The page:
How to Create Temporary and Easy Greenhouses with Storage Totes

How to Create Temporary and Easy Greenhouses with Storage Totes

If you haven’t started your seeds yet, now may be the time to do it! In just a few short weeks, it’ll be time to plant our starters in our gardens and start nurturing some beautiful plants that will provide us with delicious goodies! Unlike our last house, I actually have plenty of space to start our seeds – just not inside. And up until, well, pretty much today, it’s been too cold at night still to leave my seeds outside. So I had to get inventive!

Ikea Hack Greenhouse

To be completely honest here, I had every intention to start with a full-size greenhouse this year. Check out this beauty I was given! I set it up, posted the picture on Instagram and Facebook, and was met with Oooh’s and Ahhh’s of all of my friends. She’s beautiful, she’s roomy and step inside and it’s warm and wonderful. But she’s also a giant kite. I wondered about the anchors when I put it up, it’s less than our camping tent has, and well.. within a few hours of putting it up, she had flown away three times and was taken down and shoved in the shed… Not very productive for gardening, and had I started my seeds and put the pots in there – they would have been flung all over the lawn.  We could find a way to anchor it in, but for a temporary greenhouse to start plants – we didn’t want to create a huge project. So we toyed with building small pods to start seeds that could be stored between uses. Ideas are still being drawn up, and the ground is almost ready to be worked!

So I got impatient, I wanted my seeds started. I went into my office and grabbed two of my large Ikea totes that are clear plastic and dumped the items on the floor. I grabbed the seed starting pots I bought on clearance last year and sat out and filled them up with my organic seed starting soil. What’s the worst that could happen? The lid of each Ikea bin held 40 of the seed starting pots and I split up the seeds I wanted to grow into two different bins. I recently found another bin in the basement, so round 2 may have more seeds starting!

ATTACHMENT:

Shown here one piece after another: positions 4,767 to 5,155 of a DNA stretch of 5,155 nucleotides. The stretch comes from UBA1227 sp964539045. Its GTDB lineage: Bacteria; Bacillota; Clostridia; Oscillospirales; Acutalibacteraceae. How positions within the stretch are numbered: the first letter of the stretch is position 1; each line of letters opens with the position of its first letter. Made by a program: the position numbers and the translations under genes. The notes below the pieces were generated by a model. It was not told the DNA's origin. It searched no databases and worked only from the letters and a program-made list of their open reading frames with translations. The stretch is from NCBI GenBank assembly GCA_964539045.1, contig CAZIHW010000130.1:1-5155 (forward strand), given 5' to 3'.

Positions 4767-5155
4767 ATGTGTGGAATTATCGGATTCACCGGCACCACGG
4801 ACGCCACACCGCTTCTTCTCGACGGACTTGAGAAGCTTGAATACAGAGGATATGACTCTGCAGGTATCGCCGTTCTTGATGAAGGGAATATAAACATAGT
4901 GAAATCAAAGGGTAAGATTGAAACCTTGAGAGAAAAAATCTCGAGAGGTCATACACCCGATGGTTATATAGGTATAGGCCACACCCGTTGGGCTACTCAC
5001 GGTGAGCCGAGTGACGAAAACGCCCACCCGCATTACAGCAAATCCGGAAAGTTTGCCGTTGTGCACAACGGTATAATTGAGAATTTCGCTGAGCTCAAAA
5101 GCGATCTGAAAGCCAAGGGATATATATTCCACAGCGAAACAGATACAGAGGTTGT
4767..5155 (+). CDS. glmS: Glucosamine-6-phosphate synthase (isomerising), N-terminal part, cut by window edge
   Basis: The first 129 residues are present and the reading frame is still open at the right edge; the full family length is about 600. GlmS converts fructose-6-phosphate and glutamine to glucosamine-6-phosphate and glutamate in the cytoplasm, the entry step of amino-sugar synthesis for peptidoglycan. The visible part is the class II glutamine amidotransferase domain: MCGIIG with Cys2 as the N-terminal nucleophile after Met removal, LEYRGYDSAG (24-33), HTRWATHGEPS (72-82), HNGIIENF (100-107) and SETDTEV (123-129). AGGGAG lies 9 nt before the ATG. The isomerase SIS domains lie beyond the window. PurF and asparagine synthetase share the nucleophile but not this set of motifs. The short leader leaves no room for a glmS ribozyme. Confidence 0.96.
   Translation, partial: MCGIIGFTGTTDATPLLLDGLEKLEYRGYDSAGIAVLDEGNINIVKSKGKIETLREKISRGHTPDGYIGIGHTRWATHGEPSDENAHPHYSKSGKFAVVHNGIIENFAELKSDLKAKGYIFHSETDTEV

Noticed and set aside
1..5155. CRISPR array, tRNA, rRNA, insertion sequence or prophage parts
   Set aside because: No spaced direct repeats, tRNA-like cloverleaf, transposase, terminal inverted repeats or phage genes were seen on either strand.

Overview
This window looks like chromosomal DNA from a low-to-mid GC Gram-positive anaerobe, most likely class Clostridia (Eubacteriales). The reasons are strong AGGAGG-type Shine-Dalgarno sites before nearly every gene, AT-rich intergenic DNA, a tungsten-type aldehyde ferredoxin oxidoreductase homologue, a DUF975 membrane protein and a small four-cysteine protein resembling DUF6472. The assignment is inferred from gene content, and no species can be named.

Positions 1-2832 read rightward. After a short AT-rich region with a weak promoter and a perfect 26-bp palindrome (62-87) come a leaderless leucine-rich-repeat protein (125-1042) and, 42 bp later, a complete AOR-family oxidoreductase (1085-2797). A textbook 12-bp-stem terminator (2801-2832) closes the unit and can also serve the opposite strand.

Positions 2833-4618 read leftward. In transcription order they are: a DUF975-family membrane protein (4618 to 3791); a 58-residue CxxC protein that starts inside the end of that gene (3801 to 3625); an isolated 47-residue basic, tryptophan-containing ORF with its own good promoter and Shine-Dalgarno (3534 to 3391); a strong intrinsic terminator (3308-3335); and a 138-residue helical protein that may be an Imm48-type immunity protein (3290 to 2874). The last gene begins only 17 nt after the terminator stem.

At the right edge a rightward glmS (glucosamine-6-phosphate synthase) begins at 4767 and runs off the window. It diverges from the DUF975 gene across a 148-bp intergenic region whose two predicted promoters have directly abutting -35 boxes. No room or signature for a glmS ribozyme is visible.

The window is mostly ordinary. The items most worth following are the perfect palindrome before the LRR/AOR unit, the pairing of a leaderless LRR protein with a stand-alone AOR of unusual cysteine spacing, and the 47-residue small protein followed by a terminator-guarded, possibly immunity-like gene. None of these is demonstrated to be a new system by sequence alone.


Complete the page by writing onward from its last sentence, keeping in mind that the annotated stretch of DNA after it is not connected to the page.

Once all of my seeds were in the soil, I watered the seeds and placed the bottom (now the top) of the tote over the lid. With a clay pot set on top for weight, just in case we had windy days I closed them up and walked away. I hoped this would work, I walked away and thought “well the worst that could happen is we wasted some heirloom seeds”. Then we had that last cold snap, I didn’t open the totes – I refused to. You see, these bad boys are sitting outside 24/7. I could start some seeds in the house – but with a kitten who loves playing in dirt and eating plants – I thought I’d take a chance with this outside.

And wouldn’t you know it – a few days later I checked on the totes, hoping to see something inside. I didn’t see any sprouts (remember some seeds take 21+ days to germinate), but I saw something that made me smile – condensation! Inside each bin you could see the heat and moisture building up – even when it was only 40 degrees outside. The bins turned into small greenhouses and used the sun each morning to warm up and created a false rain inside.

A week and a half later – it’s warm enough outside that I’m taking the lid off during the day while I’m at home. I place it on at night, but water it in between. And the early germinators? They’ve started sprouting! The totes take up a small spot on the edge of our patio, and I have left them out even when it was freezing temperature overnight. The plants are growing and so far have survived frost in Michigan – and soon we’ll have our plants started for the garden and ready to go in the ground we’re tilling this coming weekend!

These totes are a great way to start plants in a tight space, or if you don’t have a place to start them outside! It’s super easy to do too. And it’s actually, easy to forget they’re outside and they’ll still be fine (for a certain amount of time).

What you need to get started:

How to start your own:

  1. Place the starting pots in the inside of the lid of your storage tote. Fill your starting pots with your starting soil.
  2. Plants your seeds according to the package instructions.
  3. Water liberally. Place the bottom portion of the tote on top and place your heavy item on top.
  4. Wait – check on your totes every few days and add water as needed.
  5. After your plants are a couple inches tall, separate them into additional pots as needed and remove the top of your greenhouse as needed to begin hardening them off to the weather.
  6. Plant in the ground and enjoy!

This article originally appeared on Please consult the USDA Plant Hardiness Map and find your growing zones and approximate date for starting seeds. This will be 6 weeks before your last frost.

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